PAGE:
The Religious Community Working Towards Zero New HIV Infections among Children. 13/4/12
Transcribed below is the text of a UNAIDS brochure addressing the role religious communities can play to eliminate new HIV infections among children. For additional resources to reduce child infections, click here
“Thanks to the universal access movement, my three children were born HIV-free and I am able to see them grow up because of treatment access.”
--Rebecca Awiti, AIDS activist and mother living with HIV
“No child should be born with HIV; no child should be an orphan because of HIV; no child should die due to lack of access to treatment.”
--Ebube Sylvia Taylor, an eleven year old born free of HIV
“All children born free of HIV and their mothers living healthily to see them grow—this is our hope and it can be our reality.”
--Michel Sidibé, Executive Director, UNAIDS
Every year 390 000 children are born with HIV. HIV transmission can be prevented, and every child can be born free of HIV.
If a woman is living with HIV, the virus can pass to her baby during pregnancy, labour, birth, or when breastfeeding. But if she has access to comprehensive care, the risk of transmission can be reduced to less than 5%.
In high-income countries, the number of new HIV infections among children has been virtually eliminated thanks to effective HIV testing and counselling, access to antiretroviral therapy, safe delivery practices and safe infant feeding.
However in the low- and middle income countries 1000 children are born with HIV every day. Only half of all mothers living with HIV in the developing world receive antiretroviral therapy to stop their children from becoming infected with HIV.
UNAIDS believes that no child should be born with HIV and, with our partners, have launched a Global Plan to eliminate new HIV infections in children by 2015 and keep their mothers alive. It is an achievable goal. But it requires leadership, passion and sustained commitment.
The involvement of the faith community is critical to achieving this goal. A significant proportion of health care for people living with HIV is provided by the faith community. Their active engagement and support for the plan is essential to its success.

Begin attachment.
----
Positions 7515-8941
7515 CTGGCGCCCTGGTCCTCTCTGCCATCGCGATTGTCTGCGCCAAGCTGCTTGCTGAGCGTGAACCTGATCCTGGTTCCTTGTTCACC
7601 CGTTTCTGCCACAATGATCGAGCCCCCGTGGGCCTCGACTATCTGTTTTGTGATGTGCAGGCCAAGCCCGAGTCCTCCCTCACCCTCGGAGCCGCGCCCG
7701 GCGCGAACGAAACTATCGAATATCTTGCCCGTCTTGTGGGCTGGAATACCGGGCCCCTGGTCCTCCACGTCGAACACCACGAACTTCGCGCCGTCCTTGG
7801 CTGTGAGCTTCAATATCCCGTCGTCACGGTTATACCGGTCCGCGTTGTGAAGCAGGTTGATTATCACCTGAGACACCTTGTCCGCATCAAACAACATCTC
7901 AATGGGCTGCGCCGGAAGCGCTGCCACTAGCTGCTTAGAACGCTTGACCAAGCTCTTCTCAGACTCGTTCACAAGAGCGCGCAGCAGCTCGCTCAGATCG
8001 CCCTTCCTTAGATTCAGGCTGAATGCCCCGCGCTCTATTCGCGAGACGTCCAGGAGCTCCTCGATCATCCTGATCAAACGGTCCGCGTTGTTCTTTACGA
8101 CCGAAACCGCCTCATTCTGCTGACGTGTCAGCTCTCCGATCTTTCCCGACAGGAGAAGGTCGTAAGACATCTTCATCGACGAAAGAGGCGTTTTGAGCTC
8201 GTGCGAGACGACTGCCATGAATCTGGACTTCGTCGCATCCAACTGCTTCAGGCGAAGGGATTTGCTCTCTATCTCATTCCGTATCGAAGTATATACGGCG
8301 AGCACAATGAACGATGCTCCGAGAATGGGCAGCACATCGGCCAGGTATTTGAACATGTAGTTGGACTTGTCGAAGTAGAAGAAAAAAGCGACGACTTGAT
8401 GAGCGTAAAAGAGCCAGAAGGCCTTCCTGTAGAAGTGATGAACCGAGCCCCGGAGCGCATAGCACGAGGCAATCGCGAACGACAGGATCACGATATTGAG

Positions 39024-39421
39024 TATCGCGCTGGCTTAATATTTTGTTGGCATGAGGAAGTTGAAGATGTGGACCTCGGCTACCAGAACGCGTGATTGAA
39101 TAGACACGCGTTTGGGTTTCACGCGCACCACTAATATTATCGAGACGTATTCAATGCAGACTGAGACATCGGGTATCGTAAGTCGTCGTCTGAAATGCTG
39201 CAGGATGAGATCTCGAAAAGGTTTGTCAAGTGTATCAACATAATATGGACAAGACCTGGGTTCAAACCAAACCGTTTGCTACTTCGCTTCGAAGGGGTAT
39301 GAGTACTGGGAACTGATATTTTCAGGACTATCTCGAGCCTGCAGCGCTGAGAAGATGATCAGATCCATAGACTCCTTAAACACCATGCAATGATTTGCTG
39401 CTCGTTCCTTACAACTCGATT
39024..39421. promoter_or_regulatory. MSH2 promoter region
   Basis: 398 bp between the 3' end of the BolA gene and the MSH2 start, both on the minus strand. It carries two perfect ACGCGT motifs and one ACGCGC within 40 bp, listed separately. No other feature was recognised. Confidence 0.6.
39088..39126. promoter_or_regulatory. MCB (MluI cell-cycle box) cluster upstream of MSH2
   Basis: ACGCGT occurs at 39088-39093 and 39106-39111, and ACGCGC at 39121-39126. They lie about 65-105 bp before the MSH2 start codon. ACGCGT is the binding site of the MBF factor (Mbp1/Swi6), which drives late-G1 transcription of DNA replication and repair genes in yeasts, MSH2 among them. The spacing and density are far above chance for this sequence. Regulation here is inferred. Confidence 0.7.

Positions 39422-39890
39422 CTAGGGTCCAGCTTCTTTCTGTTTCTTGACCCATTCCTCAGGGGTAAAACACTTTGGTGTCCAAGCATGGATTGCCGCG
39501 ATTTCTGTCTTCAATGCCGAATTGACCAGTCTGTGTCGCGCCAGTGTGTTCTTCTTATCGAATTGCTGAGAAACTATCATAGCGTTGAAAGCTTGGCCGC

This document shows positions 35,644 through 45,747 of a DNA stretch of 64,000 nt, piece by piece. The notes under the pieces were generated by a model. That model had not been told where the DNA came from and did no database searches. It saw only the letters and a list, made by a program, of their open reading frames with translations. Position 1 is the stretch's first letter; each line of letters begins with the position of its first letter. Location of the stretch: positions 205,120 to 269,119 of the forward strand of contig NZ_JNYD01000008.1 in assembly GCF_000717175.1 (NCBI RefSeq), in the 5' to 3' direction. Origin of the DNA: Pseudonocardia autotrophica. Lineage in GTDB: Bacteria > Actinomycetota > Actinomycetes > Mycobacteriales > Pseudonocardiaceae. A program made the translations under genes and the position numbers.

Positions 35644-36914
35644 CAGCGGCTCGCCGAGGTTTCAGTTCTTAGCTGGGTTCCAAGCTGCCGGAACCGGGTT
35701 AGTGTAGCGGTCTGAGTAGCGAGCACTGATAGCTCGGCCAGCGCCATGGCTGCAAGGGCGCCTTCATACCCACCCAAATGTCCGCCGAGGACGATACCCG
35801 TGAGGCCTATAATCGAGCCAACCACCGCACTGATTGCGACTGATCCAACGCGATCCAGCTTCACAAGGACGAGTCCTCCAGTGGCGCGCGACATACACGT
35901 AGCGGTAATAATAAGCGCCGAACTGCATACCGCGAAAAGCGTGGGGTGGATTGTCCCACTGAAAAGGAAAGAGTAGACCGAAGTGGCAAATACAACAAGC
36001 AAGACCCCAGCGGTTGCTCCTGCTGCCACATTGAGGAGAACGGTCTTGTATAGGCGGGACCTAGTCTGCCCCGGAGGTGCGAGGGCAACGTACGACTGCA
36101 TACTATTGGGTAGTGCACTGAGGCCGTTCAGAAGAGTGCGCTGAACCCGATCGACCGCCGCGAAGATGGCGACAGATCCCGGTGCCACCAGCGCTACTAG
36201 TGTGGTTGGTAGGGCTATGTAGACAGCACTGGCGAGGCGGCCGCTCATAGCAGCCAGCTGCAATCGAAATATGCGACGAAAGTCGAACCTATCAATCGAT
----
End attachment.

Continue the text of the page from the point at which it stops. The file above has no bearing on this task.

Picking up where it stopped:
Five steps religious communities can take to stop new HIV infections in children and keep their mothers alive.
1. Support women to avoid HIV infection. A mother free from HIV cannot pass on the virus to her children
2. Provide information in local faith communities encouraging and supporting couples to go together for HIV testing.
3. Support access to antenatal care and HIV testing and counselling for pregnant women and provide linkages to related health facilities and care.
4. Strengthen programmes to prevent new HIV infections in children––in line with national policies and protocols––in religiously affiliated hospitals and medical centres, particularly in rural areas.
5. Ensure coordination with national health systems addressing HIV prevention and treatment to enable pregnant women living with HIV to access the best possible antiretroviral therapy—for their own health and for their baby’s health.
The number of children newly infected with HIV.
The number of children living with HIV.
The number of HIV-related deaths among children.
The number of countries that account for 90% of all new HIV infections among children.
The percentage of mothers living with HIV who receive antiretroviral therapy to stop their children from becoming infected with the virus.
The estimated number of mothers who die due to HIV-related causes each year.
--Data from end 2010